When someone passes away, it is a devastating, often life-changing, event.
Having someone die is perhaps one of the most painful experiences, and it can be difficult to put into words just how you felt to hear of their passing.
What are some ways to describe someone who has passed?
There are various terms for describing someone who has died, such as “the departed,” “deceased,” and “late.”
Once you’re able to cope with their loss and feel comfortable describing them, you can feel free to speak about them during a eulogy using these terms.
Eulogies are comprised of positive memories of a person, their accomplishments, and even some of the ways they grew as a person and changed their life for the better.
When someone dies, euphemisms allow us to describe them without saying that they outright died, and also allow us to be able to refer to them in a respectful manner.
Some of the most common euphemisms for the dead include:
- The departed, which can be used to describe one or more dead individuals. This term is commonly used in church settings.
- The deceased, which is a simple, yet effective way of describing someone who had died either recently or long ago.
- Late, as in her late husband or his late sister. Late is added before describing someone’s relationship to another person or to the beginning of their name. For instance, you will commonly hear the term the late Dr. Martin Luther King Jr. to describe the civil rights activist.
In addition to euphemisms, you can also refer to someone directly by their name or by a nickname during their eulogy or in their obituary.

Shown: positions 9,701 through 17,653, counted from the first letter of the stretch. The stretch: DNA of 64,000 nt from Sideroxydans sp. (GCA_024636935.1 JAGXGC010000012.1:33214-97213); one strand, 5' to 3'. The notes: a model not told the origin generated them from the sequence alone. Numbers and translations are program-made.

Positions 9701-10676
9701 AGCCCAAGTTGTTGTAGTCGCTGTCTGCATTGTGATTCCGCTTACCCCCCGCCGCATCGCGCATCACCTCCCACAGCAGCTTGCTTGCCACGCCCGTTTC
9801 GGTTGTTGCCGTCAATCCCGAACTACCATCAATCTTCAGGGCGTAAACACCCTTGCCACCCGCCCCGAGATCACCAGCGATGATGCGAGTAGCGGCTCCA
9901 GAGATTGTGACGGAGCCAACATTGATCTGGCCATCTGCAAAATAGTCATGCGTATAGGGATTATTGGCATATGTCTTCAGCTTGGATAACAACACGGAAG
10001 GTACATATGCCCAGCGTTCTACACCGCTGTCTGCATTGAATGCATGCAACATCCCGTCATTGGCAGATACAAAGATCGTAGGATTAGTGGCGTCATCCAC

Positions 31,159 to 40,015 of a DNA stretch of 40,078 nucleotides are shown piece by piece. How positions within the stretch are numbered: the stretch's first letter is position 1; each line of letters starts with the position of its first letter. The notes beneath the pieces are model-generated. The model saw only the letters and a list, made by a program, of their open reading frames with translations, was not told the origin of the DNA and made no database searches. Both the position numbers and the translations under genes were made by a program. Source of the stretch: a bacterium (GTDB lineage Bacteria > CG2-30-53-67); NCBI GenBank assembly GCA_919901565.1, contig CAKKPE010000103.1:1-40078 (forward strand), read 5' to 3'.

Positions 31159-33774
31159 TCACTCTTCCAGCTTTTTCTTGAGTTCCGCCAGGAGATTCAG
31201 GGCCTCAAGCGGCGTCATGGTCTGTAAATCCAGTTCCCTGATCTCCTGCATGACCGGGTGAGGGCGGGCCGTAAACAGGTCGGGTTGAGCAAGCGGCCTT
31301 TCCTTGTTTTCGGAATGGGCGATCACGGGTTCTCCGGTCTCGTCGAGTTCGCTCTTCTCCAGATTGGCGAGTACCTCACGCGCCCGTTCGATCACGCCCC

However, it’s best to put someone’s nickname into context to avoid confusing the loved ones of the deceased.
Using euphemisms is a sign of respect, can help you cope with someone’s death, and can allow you to feel better when describing them to others.
Below are some other tips to help you cope and prepare for a eulogy or funeral.
Before you speak about someone in a bigger setting, it’s important to take care of your health first.
Experiencing the loss of a loved one can negatively impact someone’s health.
Research has shown that the death of a loved one is one of the greatest psychological stressors in life.
In fact, rates of death and lower mortality are evident after someone dies. How can someone’s death cause such a massive impact?
There are various feelings that someone’s death can bring up. These include:
Depending on how important your loved one was in your life, it can be difficult to let go of them and recover from their death.
Below are some tips you can use to recover from grief, gain the strength to talk during their eulogy, and improve your mental health.
Professional therapists are some of the best resources you can use to improve your emotional health.
Therapists are trained in helping people recognize their emotions, tune in to their own mental health, and develop coping strategies during their grieving period.
Professional counselors can aid during the grieving period by providing therapies such as:
- Behavioral therapy
- Cognitive-behavioral therapy
- Talk therapy
- Grief counseling
- Spiritual-based counseling
It can be incredibly difficult to get through the grieving period without professional help. This is especially true if you have a pre-existing mental illness.
In fact, research has shown that the grieving period can actually be a precursor to mental illness.
The sudden death of a loved one can trigger serious psychiatric disorders such as:
- Phobias (or specific fears)
- Post-traumatic stress disorder
- Anxiety disorder
- Panic disorder
- Major depression
Unfortunately, this can occur even in people without any existing mental health conditions.
If you’ve been tasked with speaking about a loved one but are now suffering from one of the above psychiatric conditions or another mental illness, it’s best to seek help from a therapist before speaking in front of an audience.
Journaling has been shown to improve your immune health and help you cope with the loss of a loved one.
Journaling can allow you to write down feelings you may have bottled up inside.
Bottling up emotions has actually been shown to have a negative impact on your health, leading to increased blood pressure and stress.